German Interior Minister Nancy Weiser, who is also responsible for sports affairs, strongly criticized on Tuesday the statements of one of Qatar’s ambassadors to the 2022 World Cup, in which he described homosexuality as a “disorder of the mind.”
“Statements like this are outrageous,” Weisser said at a news conference.
Khaled Salman, a former Qatari international football player and one of the ambassadors for the 2022 World Cup, described homosexuality as a “disorder of the mind” in an interview with the German public broadcaster ZDF.
“During the World Cup, a lot of things will happen in the country. Let’s talk about gays,” he said.
“The most important thing is that everyone will come here, but they have to accept our rules,” he added in an excerpt from the interview, which will be broadcast in full on ZDF on Tuesday evening.
He added that homosexuality is “haram, because it is a disorder of the mind” before he was boycotted.
But Weisser stressed that she still trusts the security guarantees for all fans, including LGBT people, that she received from Qatar’s Prime Minister and Interior Minister Sheikh Khalid bin Khalifa Al Thani during her recent visit to Doha.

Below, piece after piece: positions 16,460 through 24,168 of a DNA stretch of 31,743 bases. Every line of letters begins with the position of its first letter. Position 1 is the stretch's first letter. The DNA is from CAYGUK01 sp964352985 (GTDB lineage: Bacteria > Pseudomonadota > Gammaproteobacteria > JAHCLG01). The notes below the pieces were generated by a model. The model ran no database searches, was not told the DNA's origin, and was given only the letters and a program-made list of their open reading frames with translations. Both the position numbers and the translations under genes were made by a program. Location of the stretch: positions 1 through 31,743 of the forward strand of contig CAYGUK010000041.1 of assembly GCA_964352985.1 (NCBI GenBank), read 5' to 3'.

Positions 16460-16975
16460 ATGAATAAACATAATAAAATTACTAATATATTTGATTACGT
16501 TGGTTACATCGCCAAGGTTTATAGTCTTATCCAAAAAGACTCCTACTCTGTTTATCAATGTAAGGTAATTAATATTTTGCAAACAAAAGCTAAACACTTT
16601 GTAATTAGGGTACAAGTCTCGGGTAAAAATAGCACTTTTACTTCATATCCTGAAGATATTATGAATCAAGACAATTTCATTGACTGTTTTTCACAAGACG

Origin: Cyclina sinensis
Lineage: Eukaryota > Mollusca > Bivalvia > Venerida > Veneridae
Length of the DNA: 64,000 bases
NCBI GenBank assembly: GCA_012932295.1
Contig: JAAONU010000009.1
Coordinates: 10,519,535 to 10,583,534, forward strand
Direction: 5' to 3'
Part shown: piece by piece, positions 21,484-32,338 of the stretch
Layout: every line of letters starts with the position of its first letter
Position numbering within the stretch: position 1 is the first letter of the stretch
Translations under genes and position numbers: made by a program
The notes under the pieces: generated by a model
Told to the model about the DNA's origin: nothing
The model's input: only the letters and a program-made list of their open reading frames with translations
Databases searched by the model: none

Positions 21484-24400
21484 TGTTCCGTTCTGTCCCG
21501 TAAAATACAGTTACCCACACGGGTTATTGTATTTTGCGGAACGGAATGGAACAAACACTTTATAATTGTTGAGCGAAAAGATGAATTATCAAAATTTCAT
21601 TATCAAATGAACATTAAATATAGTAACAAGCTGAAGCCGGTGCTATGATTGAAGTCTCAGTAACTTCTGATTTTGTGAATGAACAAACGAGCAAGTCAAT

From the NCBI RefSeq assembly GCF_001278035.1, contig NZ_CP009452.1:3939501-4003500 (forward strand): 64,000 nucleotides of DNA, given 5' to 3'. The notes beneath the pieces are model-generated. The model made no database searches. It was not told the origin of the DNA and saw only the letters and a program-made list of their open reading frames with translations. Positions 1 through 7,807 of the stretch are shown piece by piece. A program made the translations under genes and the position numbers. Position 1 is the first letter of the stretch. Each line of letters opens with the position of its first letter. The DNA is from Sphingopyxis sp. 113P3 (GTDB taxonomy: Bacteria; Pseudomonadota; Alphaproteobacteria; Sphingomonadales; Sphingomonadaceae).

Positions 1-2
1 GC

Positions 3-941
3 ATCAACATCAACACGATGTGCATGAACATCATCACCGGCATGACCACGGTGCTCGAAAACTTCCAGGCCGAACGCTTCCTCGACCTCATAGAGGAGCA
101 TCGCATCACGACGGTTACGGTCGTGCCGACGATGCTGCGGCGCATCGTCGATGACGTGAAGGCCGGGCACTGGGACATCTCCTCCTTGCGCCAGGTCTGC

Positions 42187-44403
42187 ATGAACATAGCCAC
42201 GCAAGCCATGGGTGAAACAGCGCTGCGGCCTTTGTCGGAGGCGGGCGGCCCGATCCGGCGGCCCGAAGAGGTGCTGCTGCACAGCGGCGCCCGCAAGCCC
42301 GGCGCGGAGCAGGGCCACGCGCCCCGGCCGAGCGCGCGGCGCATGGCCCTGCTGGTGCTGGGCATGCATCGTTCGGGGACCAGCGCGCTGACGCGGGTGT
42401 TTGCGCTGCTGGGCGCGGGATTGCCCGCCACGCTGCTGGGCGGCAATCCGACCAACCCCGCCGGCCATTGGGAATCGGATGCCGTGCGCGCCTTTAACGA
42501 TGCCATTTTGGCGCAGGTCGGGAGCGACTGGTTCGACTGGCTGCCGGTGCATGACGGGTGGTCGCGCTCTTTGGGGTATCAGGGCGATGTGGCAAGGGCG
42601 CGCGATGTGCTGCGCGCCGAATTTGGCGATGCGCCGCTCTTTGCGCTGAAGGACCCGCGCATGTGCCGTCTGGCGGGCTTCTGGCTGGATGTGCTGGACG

“It was the prime minister who gave it to me, I have no new indications from him that something has changed in this context,” she said.
Last week, Weisser confirmed to Qatar that it would attend Germany’s first match in the 2022 World Cup against Japan on November 23.
The Emir of Qatar, Sheikh Tamim bin Hamad Al Thani, confirmed on September 21 that his country would welcome “without discrimination” all fans in the FIFA World Cup, which Qatar will host from November 20 to December 18, in an apparent desire to reassure gay and transgender arrivals.
Qatari law criminalizes homosexuality, but organizers stressed that “everyone is welcome” during the World Cup.
FIFA reiterates that the rainbow flags, which symbolize LGBT people, will be allowed in stadiums, but the Qatari authorities are calling for caution outside.
The leaders of several European teams, including England, France and Germany, will wear colored stripes with the message “OneLove” as part of an anti-discrimination campaign.